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GOP primary hopeful Bill Weld talks gerrymandering, electoral college, voter suppression at town hall

Telegraph photo by DEAN SHALHOUP Republican presidential primary candidate and former Mass. Gov. William Weld, right, answers questions during his appearance Sunday at an Open Democracy Action/Equal Citizens Town Hall event at the Courtyard by Marriott in Nashua. At left is Harvard law professor Lawrence Lessig III, who moderated the event.

NASHUA – Had Florida had ranked choice voting in the 2000 presidential election, Democratic contender Al Gore would almost certainly have won the state, and therefore become America’s 43rd president, former Mass. Gov. William Weld told a roomful of guests at a Nashua town hall Sunday.

“Ralph Nader really did tip the 2000 election,” Weld said, pointing out that many of the votes Nader drew “would certainly have gone to Al Gore” had ranked choice voting been in effect at the time.

Weld, who said he “campaigned long and hard” in Maine for ranked choice voting ahead of the 2016 election, when he ran on the Libertarian ticket, addressed that issue and numerous other topics during Sunday’s town hall-style meeting hosted by Open Democracy NH and Equal Citizens.

The meeting was part of a series of Democracy Town Halls in which presidential primary candidates answer both prepared and audience-submitted questions about their stances on the issues.

Weld, a popular, two-term Massachusetts governor known as a fiscal conservative and a social moderate, is one of three “notable” GOP candidates who plan to challenge President Trump in the 2020 Republican primary.

Although the names of a dozen or so Republicans have been mentioned as possible primary contenders, Weld, along with former South Carolina Gov. Mark Sanford and former U.S. Congressman Joe Walsh of Illinois, are considered the top three Trump challengers.

The purpose of the Democracy Town Halls “is to focus on issues of democracy … we’ve been looking at all the candidates and rating them,” said Harvard Law School professor Lawrence Lessig III, who moderated Sunday’s event.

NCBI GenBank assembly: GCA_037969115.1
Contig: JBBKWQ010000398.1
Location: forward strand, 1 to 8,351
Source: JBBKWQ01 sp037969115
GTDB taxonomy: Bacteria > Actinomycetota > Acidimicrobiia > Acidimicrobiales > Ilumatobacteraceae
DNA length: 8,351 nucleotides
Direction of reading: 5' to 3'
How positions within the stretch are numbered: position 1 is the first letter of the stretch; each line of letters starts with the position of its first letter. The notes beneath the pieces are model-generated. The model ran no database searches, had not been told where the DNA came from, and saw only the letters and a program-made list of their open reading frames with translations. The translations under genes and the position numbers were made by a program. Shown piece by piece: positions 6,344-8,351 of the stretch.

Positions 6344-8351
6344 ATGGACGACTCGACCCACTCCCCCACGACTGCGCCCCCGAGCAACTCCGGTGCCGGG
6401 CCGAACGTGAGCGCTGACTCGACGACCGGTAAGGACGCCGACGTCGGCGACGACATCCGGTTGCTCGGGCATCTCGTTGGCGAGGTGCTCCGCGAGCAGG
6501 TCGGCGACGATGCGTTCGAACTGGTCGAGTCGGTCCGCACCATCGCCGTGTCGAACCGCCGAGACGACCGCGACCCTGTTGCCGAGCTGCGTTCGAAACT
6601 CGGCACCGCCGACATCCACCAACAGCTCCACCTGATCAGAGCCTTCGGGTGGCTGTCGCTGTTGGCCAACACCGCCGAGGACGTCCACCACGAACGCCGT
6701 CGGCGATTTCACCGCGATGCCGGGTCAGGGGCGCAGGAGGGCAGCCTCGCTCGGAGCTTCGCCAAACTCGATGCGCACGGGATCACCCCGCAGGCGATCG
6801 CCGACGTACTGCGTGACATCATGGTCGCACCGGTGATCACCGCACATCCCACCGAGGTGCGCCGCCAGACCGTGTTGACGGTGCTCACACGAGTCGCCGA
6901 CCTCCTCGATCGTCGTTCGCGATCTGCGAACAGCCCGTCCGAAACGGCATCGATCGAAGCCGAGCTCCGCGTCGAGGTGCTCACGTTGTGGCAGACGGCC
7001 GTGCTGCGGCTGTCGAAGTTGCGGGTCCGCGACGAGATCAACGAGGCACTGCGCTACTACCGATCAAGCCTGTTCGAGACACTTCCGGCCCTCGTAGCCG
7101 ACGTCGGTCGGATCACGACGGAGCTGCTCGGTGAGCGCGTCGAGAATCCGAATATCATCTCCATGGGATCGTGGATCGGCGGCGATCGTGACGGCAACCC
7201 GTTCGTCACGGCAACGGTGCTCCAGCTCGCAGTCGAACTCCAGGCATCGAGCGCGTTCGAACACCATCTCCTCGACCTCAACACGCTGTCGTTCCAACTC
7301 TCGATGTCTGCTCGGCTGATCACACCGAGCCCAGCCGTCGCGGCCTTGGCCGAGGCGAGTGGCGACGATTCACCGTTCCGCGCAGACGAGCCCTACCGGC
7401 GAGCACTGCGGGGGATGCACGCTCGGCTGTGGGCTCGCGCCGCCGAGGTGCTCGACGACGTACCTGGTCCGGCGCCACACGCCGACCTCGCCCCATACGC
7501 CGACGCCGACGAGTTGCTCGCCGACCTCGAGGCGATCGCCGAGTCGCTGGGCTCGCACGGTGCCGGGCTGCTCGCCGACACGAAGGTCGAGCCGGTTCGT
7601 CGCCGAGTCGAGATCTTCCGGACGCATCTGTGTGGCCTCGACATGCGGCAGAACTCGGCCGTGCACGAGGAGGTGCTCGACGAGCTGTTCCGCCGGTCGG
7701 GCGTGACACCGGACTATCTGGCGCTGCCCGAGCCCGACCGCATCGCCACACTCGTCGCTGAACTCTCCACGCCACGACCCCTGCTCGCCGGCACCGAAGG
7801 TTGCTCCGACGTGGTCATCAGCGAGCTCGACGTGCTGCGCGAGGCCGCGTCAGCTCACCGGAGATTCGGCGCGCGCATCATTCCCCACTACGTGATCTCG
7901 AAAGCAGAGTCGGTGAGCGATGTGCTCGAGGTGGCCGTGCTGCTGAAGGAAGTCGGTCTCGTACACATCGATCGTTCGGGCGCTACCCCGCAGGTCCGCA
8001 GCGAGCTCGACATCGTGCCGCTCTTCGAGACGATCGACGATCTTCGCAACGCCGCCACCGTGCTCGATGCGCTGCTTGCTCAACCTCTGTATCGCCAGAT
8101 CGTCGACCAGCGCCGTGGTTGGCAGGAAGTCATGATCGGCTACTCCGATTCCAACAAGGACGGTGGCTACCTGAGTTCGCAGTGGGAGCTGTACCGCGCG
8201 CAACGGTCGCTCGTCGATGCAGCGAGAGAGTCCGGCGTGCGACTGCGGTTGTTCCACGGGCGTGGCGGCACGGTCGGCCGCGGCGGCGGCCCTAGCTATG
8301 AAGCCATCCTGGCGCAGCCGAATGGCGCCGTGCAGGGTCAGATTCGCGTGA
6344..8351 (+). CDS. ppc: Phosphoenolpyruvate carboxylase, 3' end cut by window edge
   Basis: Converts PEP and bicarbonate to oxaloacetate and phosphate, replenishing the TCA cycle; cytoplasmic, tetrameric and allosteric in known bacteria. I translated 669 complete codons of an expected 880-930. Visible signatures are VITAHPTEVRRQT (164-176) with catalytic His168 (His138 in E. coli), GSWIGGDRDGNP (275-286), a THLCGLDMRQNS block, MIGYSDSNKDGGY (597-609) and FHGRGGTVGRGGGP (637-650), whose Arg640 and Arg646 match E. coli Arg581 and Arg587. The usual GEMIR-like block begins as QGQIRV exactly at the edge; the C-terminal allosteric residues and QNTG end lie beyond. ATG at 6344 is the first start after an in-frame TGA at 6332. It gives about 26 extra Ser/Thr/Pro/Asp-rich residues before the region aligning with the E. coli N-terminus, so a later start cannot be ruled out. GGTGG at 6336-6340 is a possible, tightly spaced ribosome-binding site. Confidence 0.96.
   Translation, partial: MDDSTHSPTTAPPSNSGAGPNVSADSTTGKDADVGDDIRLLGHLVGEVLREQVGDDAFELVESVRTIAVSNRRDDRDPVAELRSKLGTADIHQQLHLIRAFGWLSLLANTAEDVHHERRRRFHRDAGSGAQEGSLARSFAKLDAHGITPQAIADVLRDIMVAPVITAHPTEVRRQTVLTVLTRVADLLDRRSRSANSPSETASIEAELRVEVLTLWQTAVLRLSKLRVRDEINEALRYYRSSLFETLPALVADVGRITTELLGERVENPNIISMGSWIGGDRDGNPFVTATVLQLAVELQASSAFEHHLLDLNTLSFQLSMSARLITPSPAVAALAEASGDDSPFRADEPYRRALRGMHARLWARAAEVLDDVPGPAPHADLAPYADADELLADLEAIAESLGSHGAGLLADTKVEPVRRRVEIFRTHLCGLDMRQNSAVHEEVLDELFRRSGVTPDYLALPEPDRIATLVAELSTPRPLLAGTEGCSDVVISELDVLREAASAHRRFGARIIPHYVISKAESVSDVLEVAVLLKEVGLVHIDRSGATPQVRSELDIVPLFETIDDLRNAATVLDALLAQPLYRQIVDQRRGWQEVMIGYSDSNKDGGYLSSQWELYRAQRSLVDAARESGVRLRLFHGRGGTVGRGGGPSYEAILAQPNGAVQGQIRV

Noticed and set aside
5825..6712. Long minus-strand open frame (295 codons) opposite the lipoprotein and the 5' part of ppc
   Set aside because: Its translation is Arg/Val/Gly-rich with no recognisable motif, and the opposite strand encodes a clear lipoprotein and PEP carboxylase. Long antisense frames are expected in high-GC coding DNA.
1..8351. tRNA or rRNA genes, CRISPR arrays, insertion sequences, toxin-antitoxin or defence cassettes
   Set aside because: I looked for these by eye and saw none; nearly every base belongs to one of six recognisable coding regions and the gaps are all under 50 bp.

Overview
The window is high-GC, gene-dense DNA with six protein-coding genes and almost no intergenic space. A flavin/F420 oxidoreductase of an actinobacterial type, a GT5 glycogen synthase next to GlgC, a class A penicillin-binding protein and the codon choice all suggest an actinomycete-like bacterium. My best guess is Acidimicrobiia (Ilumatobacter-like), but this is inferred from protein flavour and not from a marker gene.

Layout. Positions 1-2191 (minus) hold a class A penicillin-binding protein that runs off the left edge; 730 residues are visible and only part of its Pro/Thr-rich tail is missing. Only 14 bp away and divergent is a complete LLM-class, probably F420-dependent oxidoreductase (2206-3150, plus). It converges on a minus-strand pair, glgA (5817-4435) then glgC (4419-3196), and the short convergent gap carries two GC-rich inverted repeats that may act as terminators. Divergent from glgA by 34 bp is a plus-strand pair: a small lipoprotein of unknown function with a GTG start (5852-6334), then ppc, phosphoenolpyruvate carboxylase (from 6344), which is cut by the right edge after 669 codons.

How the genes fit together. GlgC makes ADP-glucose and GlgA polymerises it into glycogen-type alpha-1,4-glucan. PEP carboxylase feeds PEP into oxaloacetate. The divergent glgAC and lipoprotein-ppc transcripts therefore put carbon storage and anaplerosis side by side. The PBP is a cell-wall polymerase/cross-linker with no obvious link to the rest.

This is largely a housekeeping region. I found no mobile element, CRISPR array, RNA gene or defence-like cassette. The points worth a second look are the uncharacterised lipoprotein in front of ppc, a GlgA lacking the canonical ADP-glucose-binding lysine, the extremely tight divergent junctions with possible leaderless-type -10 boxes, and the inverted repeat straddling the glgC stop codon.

Several of the 60 or so attendees were heard saying “yes” when Weld addressed the controversial subject of gerrymandering.

“We should have independent commissions drawing the lines,” he said to audible approval. “I think having commissions is superior than having (redistricting) decided judicially.”

On the electoral college, a system that has come under fire at times over the years, Weld said that while “I haven’t come out saying the whole electoral college should be abolished,” neither would he be in favor of “direct popular election of the president … because then, candidates would only go to New York or California” and other high-population states.

“Nobody would go to states like Montana,” he added.

Asked his stance on the growing controversy over voter suppression issues, Weld was critical of his own party for its alleged involvement in suppressing the vote.

“The current Republican party is famous for its efforts in voter suppression … in areas that have a substantial minority population. It’s shameful,” he said.

While critics of voter suppression often focus on Republicans in the South, Weld added, “it’s true with Republicans in the north, too.”

He cited in particular New Hampshire’s new “residency bill,” the highly controversial legislation that requires anyone who votes in New Hampshire to have a New Hampshire drivers license, and must have their vehicles registered in the state.

The legislation, signed into law by Gov. Chris Sununu, took effect July 1.

Weld said he sees the legislation as an attempt to make it more difficult for college-age residents – who statistically favor Democratic candidates – to vote in New Hampshire.

On the subject of the so-called millennial generation, Weld said that when addressing them, and many of their slightly older “Gen Xers,” he focuses in large part on convincing them to get out and vote.

“My pitch to them is two of my top issues – not having a trillion-dollar deficit every year, and climate change … I tell those younger voters (they) will never see Social Security (benefits) if this keeps up,” Weld said.

“And the same with climate change. They will get the severe storms … it’s the younger people who will bear the brunt” of the effects of climate change.

But most important, Weld told Sunday’s audience, is getting out the vote.

“The last election, at the presidential level, 49 percent of (eligible) millennials voted,” he said, referring to 2016.

“If that figure (rises) to 65 percent in 2020, Donald Trump would not win a single primary in the United States.”

Dean Shalhoup may be reached at 594-1256 or dshalhoup@nashuatelegraph.com.